which might be a nonprofit organization, the government, or a private corporation such as Verisign.
CHITA has no plans to attempt to change the Internet or its directions but rather will attempt to accommodate whatever weaknesses it exhibits with respect to information security. While asserting that businesses need to move too quickly to wait for the NGI, Mr. Bailey wondered if it would be possible to allocate part of the Internet 2 (perhaps one or two frequencies) for health care. He also would consider the formation of a separate health information network as a means of avoiding some of the security concerns associated with the Internet.
According to him, security officers in health care have responsibilities that differ from those of their counterparts in other industries. The applicable state and federal laws are different, the privacy and security concerns are greater, and health care organizations must meet requirements for successful electronic data interchange. At the same time, the health care industry is driven by economics, not privacy.
Jac Davies, representing the Washington State Department of Health, described the Electronic Laboratory Reporting System (ELBRS) project, which involves the electronic submission and tabulation of reportable events within the state, of which there are fewer than 100,000 every year. (Physicians and testing laboratories are required to report certain conditions to their county health department.)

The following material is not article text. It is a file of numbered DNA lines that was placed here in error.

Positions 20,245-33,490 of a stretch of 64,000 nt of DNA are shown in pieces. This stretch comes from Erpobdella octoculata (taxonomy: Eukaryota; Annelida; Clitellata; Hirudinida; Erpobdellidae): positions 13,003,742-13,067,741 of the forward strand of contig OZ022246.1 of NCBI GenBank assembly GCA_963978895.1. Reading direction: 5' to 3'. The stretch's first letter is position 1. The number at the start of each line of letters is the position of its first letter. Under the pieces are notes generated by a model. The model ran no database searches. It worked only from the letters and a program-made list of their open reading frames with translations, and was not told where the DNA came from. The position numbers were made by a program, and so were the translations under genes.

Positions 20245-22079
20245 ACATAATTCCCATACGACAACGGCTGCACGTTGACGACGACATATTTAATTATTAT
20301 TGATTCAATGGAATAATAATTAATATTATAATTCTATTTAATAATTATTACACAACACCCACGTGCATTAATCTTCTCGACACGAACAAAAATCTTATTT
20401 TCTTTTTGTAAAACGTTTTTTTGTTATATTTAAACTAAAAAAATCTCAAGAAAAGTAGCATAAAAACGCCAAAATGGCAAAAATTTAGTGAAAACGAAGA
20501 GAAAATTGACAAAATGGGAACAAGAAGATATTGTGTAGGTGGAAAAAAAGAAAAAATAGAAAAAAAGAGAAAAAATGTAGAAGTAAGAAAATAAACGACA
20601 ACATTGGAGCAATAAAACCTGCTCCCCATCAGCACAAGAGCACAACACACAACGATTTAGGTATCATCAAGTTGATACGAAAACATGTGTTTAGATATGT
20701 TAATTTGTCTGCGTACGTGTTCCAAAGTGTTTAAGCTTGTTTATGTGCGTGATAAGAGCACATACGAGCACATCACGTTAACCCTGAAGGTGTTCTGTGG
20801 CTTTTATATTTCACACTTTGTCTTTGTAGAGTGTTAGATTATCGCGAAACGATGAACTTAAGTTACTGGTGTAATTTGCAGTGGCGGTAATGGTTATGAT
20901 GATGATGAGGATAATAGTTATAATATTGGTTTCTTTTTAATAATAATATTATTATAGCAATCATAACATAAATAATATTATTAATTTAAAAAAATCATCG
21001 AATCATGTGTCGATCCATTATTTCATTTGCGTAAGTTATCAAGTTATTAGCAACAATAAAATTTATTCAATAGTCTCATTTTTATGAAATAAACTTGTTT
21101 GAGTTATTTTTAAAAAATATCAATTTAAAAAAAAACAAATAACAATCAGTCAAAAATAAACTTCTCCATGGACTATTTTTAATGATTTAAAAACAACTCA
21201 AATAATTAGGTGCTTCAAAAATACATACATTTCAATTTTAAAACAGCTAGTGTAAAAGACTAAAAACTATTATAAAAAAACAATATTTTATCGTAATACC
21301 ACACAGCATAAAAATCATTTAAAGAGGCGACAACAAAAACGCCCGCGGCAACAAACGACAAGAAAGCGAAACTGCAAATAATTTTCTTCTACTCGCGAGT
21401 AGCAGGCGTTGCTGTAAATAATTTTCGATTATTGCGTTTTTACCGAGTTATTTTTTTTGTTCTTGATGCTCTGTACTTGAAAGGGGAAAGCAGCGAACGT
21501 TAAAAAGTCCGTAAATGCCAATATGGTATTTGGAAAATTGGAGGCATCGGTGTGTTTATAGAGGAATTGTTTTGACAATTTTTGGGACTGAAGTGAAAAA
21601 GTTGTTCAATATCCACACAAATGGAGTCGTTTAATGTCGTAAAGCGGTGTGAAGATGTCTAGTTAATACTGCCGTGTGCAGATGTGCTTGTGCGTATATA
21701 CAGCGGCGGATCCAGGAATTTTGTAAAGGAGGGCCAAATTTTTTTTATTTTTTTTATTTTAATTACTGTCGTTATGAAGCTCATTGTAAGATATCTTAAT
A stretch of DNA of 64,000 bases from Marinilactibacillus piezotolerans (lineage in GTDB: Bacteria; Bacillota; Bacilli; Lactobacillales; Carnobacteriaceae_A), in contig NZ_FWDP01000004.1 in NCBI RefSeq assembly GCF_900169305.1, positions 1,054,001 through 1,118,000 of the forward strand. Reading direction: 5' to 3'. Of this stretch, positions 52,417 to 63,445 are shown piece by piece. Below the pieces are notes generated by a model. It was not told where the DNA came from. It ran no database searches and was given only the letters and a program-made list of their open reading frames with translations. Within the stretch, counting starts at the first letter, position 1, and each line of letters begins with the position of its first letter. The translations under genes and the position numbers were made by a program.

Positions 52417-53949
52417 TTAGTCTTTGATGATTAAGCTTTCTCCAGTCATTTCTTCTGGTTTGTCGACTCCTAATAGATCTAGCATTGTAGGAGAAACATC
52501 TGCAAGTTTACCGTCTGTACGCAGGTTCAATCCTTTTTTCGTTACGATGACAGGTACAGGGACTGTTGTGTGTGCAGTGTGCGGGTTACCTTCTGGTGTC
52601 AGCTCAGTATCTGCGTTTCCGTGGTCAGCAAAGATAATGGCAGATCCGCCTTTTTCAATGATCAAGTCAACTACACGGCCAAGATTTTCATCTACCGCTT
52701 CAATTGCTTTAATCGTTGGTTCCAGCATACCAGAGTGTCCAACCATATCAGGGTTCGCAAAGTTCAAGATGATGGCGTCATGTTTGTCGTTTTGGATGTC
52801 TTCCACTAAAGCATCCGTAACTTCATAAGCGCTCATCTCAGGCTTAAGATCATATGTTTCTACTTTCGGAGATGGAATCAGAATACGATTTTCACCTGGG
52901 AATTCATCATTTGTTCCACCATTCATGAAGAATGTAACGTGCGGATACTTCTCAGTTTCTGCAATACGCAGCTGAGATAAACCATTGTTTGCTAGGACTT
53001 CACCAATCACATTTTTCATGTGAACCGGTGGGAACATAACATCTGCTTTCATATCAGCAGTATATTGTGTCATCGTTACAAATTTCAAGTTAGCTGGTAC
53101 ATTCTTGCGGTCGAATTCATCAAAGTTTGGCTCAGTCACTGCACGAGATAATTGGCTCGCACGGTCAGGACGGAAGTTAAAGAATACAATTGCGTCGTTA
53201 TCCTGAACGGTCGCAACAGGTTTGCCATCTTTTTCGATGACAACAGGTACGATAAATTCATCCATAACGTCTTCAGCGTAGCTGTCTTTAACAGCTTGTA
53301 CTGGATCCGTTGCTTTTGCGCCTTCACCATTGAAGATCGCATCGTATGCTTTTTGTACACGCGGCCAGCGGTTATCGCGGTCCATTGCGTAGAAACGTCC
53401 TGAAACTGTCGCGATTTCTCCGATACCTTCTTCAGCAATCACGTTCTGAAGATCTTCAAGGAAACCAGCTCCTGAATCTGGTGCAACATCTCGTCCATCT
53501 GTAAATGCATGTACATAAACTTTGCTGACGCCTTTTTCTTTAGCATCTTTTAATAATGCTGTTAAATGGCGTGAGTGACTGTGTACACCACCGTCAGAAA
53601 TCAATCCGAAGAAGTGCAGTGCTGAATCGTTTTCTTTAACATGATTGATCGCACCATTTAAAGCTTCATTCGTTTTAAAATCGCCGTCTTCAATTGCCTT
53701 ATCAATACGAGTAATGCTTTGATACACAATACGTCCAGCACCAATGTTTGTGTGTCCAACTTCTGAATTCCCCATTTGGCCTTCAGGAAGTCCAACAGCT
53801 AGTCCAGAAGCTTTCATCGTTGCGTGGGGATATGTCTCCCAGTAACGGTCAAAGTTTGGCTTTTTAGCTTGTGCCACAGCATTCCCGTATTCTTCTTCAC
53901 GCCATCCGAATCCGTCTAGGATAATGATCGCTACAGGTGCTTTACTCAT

Such reports generally are sent by regular mail, fax, or voice mail. Public health officials then are required to follow up with the doctor and patient to further investigate possible causes, paths of contagion, and so on. Often, reports are sent to the wrong county and/or are not subsequently forwarded to the state. Furthermore, different states and counties tend to have their own lists of reportable conditions, which are tied closely to local concerns (the conditions vary, for example, between urban and agricultural counties), and they have different rules for where to send the information. As laboratories (and health organizations generally) consolidate into national entities, tracking different reporting requirements has become time-consuming. SmithKline Beecham, for example, operates a number of clinical laboratories and has three or four people dedicated to tracking different reporting requirements.
Under Washington's planned system, lab reports would be sent directly to the state rather than to local health departments. The state then would process the reports and forward information down to local communities and up to the Centers for Disease Control and Prevention (CDC), as necessary. Such centralization would allow the state to bettercontinue